The Geek Post

This post is a little text-heavy, so let me begin with a video:

That video is the State of the Sundry address that the beautiful Felicia Day gave last year when the Geek & Sundry YouTube channel was renewed for another year I think.

If you don’t want to watch it, here’s a rough transcript:

Hey everybody, Felicia Day.  And I’m here to announce something so super exciting.  Geek & Sundry is coming back for a second season.

I have been thinking a lot about this channel and about what this network means to me.  I started asking myself some questions.  Like, why?  Why geek and sundry?

That was pretty easy to answer cos I was like well I wanna make stuff for geeks.  and then I asked myself, what is a geek?  And that’s where I started having a little life crisis.  I did not buy a convertible, but, that is a good idea.  And do you know what I realised?  That in the six years I’ve been doing this, that word has become something else.  We’ve been using it so much that’s kinda lost meaning.   “Geek” has become a cliche.  It’s become a a label.  It’s become something to monetize, to market to, to pigeonhole.  To brand.  To exploit.  It’s become something that describes a person who is defined solely by liking comics or games or movies or TV.  And it’s like we’ve become these consumer badgers that’ll eat anything you put a zombie or a superhero on and it’s just like stop!  Just stop!  That is not what “geek” means to me.  We are more than the hobbies that we do.  or the things that we like.  We are not mash up t-shirts.  Don’t get me wrong, I love a good mash up t-shirt, but that is just like the superficial stuff.  To me, “geek” means an outsider, a rebel, a dreamer, a creator – whether it’s our own world or someone else’s.  It’s a fighter, it’s a person who dares to love something that isn’t conventional.  The mantra of geek to me is “your judgement is not my problem.”  You think comics are dumb?  Fine.  You think I may not be a real gamer?  Whatever, that’s your problem.  I think we need to re-own geek.  and that’s what I wanna do with Geek & Sundry in season two. 

I made The Guild because I didn’t see a show portraying gamers the way that I saw gamers.  and I wanna use Geek & Sundry to take that idea to the next level.  That’s why I’m here, and that’s why we’re doing another season.

I’m writing this particular post, because there is so much in that that resonates in me.

I am a geek.  I have always been a geek.  I have considered myself a geek since I discovered that Star Trek wasn’t as popular as Eastenders.  I grew up with Star Trek: The Next Generation, and I am now a self-professed Trekkie, complete with Klingon tattoo.  I love gaming and comics and sci fi and fantasy and internet memes.

I take pride in “geek”.  To me, “geek” means “passion”.  And one of my favourite Wil Wheaton quotes is the same thing.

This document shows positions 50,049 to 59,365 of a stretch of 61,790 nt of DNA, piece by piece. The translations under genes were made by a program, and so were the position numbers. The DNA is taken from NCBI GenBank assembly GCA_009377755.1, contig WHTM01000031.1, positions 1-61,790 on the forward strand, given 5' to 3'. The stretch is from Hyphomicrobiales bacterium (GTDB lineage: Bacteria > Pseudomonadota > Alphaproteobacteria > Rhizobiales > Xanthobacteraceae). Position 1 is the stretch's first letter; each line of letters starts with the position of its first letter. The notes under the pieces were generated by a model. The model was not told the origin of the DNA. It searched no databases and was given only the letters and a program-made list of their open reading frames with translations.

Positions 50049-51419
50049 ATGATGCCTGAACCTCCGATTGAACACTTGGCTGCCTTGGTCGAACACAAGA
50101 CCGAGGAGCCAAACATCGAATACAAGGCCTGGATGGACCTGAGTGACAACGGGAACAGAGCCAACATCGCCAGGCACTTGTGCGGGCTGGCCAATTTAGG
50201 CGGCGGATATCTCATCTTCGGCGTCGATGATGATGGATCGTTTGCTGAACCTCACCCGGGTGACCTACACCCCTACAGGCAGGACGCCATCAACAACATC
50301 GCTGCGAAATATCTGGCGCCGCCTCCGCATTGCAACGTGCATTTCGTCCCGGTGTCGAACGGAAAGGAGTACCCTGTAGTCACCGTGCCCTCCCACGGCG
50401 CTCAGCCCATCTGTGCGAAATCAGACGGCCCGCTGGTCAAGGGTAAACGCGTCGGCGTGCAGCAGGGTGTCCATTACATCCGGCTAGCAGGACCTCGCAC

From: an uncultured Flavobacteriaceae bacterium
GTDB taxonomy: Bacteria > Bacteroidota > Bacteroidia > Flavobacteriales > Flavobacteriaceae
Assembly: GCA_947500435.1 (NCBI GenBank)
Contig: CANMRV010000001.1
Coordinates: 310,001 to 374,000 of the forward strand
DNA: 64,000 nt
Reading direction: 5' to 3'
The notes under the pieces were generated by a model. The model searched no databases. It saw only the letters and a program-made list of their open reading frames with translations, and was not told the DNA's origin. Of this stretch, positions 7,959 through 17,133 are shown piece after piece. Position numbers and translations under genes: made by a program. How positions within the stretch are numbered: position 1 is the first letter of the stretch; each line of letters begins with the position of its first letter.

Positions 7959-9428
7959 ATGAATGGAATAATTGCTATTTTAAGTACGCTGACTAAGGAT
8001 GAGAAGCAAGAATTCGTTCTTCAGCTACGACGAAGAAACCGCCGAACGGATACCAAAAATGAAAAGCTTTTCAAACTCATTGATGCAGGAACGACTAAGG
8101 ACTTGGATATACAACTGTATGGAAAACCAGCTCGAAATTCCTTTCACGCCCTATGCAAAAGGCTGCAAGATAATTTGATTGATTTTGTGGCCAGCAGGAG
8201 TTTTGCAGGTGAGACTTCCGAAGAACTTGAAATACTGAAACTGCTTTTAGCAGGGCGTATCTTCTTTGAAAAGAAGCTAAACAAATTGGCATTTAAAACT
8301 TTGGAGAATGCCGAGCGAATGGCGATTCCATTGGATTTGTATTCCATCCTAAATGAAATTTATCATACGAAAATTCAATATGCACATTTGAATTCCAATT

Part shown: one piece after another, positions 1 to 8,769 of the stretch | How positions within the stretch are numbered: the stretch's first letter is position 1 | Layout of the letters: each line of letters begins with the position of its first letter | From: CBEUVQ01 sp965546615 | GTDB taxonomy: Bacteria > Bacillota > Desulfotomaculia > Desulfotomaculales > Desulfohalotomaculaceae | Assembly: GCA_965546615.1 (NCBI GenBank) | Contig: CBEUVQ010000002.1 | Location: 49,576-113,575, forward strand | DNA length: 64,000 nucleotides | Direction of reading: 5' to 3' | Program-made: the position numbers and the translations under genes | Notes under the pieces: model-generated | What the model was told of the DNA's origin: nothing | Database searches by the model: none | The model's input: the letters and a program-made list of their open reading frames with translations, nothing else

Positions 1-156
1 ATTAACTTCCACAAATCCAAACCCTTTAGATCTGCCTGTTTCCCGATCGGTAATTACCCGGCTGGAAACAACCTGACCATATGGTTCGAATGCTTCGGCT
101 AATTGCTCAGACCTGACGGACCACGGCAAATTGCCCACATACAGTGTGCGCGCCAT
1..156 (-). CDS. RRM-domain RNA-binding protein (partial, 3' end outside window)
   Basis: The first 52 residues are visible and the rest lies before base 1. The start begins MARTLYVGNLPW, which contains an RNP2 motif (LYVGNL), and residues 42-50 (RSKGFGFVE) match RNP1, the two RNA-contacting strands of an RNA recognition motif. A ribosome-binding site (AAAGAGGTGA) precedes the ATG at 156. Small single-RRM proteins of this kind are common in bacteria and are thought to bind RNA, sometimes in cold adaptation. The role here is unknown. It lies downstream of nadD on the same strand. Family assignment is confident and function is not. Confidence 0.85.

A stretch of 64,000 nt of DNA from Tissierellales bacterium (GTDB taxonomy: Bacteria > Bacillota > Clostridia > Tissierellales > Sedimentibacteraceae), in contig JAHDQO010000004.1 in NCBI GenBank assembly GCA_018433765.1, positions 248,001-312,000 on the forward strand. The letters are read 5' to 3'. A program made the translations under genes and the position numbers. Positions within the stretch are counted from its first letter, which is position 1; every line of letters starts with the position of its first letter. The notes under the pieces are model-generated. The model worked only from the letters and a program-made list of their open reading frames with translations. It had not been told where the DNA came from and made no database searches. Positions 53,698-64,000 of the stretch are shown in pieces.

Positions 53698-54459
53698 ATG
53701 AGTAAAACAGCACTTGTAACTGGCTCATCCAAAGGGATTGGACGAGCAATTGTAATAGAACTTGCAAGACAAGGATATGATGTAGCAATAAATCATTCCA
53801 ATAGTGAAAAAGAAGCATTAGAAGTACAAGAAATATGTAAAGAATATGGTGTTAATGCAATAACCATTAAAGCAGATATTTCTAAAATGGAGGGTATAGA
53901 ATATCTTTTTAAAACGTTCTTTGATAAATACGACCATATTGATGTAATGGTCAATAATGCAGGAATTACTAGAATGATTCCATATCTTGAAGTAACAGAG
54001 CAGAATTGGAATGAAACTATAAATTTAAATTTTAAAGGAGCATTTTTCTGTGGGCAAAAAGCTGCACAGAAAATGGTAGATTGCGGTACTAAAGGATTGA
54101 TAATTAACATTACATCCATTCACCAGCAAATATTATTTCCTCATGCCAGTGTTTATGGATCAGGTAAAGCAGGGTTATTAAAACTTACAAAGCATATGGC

Someone at a convention asked him to explain to their unborn baby what it means to be a nerd (personally I consider the terms “nerd” and “geek” to be interchangeable, although others have differing opinions).  This is what he said:

My name is Wil Wheaton. It’s 2013. And you’ve just recently joined us on planet Earth. So welcome. I’m an actor. I’m a writer. And I’m a Dad. Your mother asked me to tell you why it’s awesome to be a nerd. That’s an easy thing for me to do because I am a nerd.

I don’t know what the world is going to be like by the time you understand this. I don’t what it’s going to mean to be a nerd when you are a young women. For me, when I was growing up, being a nerd meant that I liked things that were a little weird. That took a lot of effort to appreciate and understand. It meant that I loved science, and that I loved playing board games, and reading books, and really understanding what went on in the world instead of just riding the planet through space.

When I was a little boy, people really teased us about that, and made us feel like there was something wrong with us for loving those things. Now that I’m an adult, I’m kind of a professional nerd, and the world has changed a lot. I think a lot of us have realized that being a nerd … it’s not about what you love. It’s about how you love it.

So, there’s going to be a thing in your life that you love. I don’t know what that’s going to be … and it doesn’t matter what it is. The way you love that, and the way that you find other people who love it the way you do is what makes you a nerd. The defining characteristic of [being a nerd] is that we love things. Some of us love Firefly and some of us love Game of Thrones, or Star Trek, or Star Wars, or anime, or games, or fantasy, or science fiction. Some of us love completely different things. But we all love those things SO much that we travel for thousands of miles … we come from all over the world, so that we can be around people who love the things the way that we love them.

That’s why being a nerd is awesome. And don’t let anyone tell you that that thing that you love is a thing that you can’t love. Don’t anyone ever tell you that you can’t love that, that’s for boys … you find the things that you love, and you love them the most that you can.

And listen: This is really important. I want you to be honest, honorable, kind. I want you to work hard. Because everything worth doing is hard. And I want you to be awesome, and I will do my very best to leave you a planet that you can still live on.

Wil Wheaton has some excellent quotes.  Including two of my absolute favourites:

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About Colette Horsburgh

A 30-something creator/baker/writer/doodler/crafter living with several (but not enough) scatty animals.
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